I received this book for free from the library in exchange for an honest review. This does not affect my opinion of the book or the content of my review.The Dark Side of the Road by Simon R. Green
Genres: Urban Fantasy, Mystery
on May 1, 2015
Source: the library
Buy on Amazon
Also by this author: Tales of the Hidden World, From a Drood to a Kill, Dead Man Walking, Very Important Corpses, Moonbreaker, Dr. DOA, Property of a Lady Faire
First in the Ishmael Jones mystery urban fantasy series and revolving around a man who stays under the radar this Christmas of 2013.
It’s easy to tell this is a Simon Green, if only by his writing, his approach in his stories, and those comic-style names for the bad guys. That said, it doesn’t feel like a Nightside or Secret Histories tale. Not quite as outrageous, lol.
It’s obvious, clichéd, and full of tropes. Think murdering country house party à la Agatha Christie’s And Then There Were None crossed with the supernatural with all the backstabbing you hate to see in a soap opera of horrific possibilities. It’s a sad fall from the plenitude of family with so many of them dead and the table bare with the business failing — and I’m really curious if it’s Walter’s or Khan’s mishandling.
I like Ishmael’s firm stance and his moral code. I also enjoy his snarky attitude, lol. Where things get really interesting is in how long he’s been alive and the interaction he has had with different guests: as Adam, Diana Helm’s lover in 1969 during her dancing heyday and as a Black Heir operative from 1982 to 1987 with Khan.
I like Ishmael’s moves too, as he shows ’em all why it’s not a good idea to go up against him. I’m looking forward to reading more of his adventures, even if I do feel like crying for the Colonel. Green has set up such an amazing back history in The Dark Side of the Road, that I have trouble remembering this is only the first in the series.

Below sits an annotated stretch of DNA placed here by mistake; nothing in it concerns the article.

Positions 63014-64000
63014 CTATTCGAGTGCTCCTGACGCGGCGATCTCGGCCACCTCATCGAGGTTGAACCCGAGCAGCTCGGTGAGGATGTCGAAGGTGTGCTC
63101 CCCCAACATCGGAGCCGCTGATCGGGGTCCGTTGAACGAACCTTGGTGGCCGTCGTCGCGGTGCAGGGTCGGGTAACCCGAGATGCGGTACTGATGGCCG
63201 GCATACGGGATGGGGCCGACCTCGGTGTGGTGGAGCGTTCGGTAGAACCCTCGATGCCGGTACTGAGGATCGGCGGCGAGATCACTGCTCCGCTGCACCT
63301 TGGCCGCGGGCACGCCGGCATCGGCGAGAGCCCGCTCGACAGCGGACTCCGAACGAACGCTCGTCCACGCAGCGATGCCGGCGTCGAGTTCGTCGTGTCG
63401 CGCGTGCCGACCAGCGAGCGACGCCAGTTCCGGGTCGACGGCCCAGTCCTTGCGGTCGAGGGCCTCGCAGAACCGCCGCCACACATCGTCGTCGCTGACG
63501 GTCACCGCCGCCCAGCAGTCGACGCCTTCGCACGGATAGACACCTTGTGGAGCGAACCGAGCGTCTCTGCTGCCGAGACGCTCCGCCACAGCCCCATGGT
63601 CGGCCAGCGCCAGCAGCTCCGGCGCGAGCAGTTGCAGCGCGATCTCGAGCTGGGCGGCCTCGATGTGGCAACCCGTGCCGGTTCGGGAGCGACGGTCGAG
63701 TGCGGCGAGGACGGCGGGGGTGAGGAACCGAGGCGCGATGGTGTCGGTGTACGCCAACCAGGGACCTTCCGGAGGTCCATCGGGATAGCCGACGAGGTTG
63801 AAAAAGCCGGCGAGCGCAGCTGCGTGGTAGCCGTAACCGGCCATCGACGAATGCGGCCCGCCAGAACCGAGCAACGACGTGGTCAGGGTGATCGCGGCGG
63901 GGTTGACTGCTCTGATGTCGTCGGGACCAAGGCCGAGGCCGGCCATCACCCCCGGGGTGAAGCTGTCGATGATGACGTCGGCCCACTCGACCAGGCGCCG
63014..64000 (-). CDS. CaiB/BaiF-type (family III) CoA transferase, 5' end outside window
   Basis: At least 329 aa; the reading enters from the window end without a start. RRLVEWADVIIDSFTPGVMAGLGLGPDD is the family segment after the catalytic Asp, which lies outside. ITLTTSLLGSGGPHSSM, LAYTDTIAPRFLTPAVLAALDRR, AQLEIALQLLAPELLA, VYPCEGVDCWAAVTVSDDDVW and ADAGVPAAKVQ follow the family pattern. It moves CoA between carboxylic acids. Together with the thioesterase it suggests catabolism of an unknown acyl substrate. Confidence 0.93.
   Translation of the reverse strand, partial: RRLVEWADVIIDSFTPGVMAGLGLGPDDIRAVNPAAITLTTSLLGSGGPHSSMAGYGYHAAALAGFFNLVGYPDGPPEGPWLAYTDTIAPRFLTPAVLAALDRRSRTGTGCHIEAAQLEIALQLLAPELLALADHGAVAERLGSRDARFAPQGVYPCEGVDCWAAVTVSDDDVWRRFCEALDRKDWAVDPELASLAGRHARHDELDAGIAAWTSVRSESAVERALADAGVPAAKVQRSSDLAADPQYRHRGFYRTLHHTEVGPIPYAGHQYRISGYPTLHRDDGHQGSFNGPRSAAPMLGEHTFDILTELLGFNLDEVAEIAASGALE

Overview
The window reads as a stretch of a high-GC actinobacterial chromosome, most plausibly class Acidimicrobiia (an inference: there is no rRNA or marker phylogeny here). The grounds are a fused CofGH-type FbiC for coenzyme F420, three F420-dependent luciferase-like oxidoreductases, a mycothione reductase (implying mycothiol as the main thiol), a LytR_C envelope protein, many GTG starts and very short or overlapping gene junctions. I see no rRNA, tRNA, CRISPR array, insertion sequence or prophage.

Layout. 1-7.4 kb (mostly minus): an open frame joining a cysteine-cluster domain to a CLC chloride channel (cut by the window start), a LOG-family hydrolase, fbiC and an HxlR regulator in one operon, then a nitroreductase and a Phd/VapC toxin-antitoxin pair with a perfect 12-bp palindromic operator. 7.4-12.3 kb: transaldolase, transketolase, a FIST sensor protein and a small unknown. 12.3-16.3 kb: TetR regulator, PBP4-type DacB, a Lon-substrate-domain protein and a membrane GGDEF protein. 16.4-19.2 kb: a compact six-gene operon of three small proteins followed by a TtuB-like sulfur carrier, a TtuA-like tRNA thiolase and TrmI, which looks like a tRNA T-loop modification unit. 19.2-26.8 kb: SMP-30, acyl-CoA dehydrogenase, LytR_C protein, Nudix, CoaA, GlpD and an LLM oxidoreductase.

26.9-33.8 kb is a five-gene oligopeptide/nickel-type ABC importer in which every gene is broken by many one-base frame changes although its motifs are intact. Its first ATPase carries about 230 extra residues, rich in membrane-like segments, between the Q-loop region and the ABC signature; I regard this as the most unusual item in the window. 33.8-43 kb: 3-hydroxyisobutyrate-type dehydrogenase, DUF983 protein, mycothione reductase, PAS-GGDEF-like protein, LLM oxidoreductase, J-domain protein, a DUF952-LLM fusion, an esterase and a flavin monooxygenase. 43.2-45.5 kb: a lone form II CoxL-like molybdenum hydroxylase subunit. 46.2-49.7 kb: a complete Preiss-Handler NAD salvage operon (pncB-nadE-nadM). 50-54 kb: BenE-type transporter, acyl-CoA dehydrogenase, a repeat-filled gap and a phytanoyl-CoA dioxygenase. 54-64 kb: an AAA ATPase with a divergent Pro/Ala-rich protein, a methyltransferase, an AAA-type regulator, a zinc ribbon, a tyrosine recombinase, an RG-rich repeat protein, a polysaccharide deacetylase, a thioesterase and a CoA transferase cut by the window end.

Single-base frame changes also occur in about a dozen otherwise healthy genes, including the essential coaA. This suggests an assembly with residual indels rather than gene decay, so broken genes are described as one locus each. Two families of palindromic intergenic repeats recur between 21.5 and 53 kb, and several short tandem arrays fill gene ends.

I don’t know what the Cook’s problem is. She and her partner have been hired as security. And Khan, well, I despised Khan. Until the end. As for that unexpected move towards the end…why couldn’t he have stepped forward sooner? Was it because of the truth of his existence? Green was stretching things out?
“‘I’m so sorry. I killed your mother.’
‘That’s all right,’ said Penny. ‘We weren’t close.'”
The ending was clichéd and reminded me of the ending of Casablanca with that ending comment from Renault, and they walk off with “…the beginning of a beautiful friendship”.
I will give Green props for a complete story full of possibilities.
It’s the prodigal son returning home, so to speak, for the Colonel hasn’t been back home for the past many, many years.
Also invited to this country house Christmas is Ishmael Jones, one of the Colonel’s operatives, for something is threatening the Colonel’s family.
And the Colonel will need all the help he can get to stop it.
Ishmael Jones is the name he’s using these days. He “searches out secrets, investigates mysteries, and shines a light into dark places”. Sometimes punishing the guilty. His past began in 1963.
It’s been fifteen years since Ishamael first signed on with the Colonel, who heads up the Organization for which Ishmael works in exchange for protection from those who hunt him.
Belcourt Manor is…
…the Colonel’s — James Belcourt‘s — childhood home. Walter Belcourt is the Colonel’s father and still chairman of the board. Melanie is his scheming second wife. Penelope is Walter and Melanie’s slutty daughter who works in publishing. The dissatisfied Diana Helm Belcourt is Walter’s first wife and James’ mother. The predatory Sylvia Heron is Diana’s companion. Roger Levine was once engaged to Penelope and still wants to be, despite her dislike. Jeeves is the butler while Ms. Leilah Bridges, the dissatisfied cook, is the only other servant who agreed to work over Christmas.
Alexander Khan is Walter’s business partner, and a former Black Heir operative who betrayed the organization. Ishmael doesn’t like that he’s very ready to terminate any alien.
Black Heir is…
…a very secret U.K. organization for alien affairs.
The Cover and Title
The cover is cold and lonely with the bulky figure of Ishamel Jones trudging down the snow-rutted road, trees arching over it with fat flakes of snow coming down, some hit by the camera light into perfect circles of varying transparency. The series information, author’s name (blackened in places), and title are all in white.
The title is where Ishamel travels, on The Dark Side of the Road.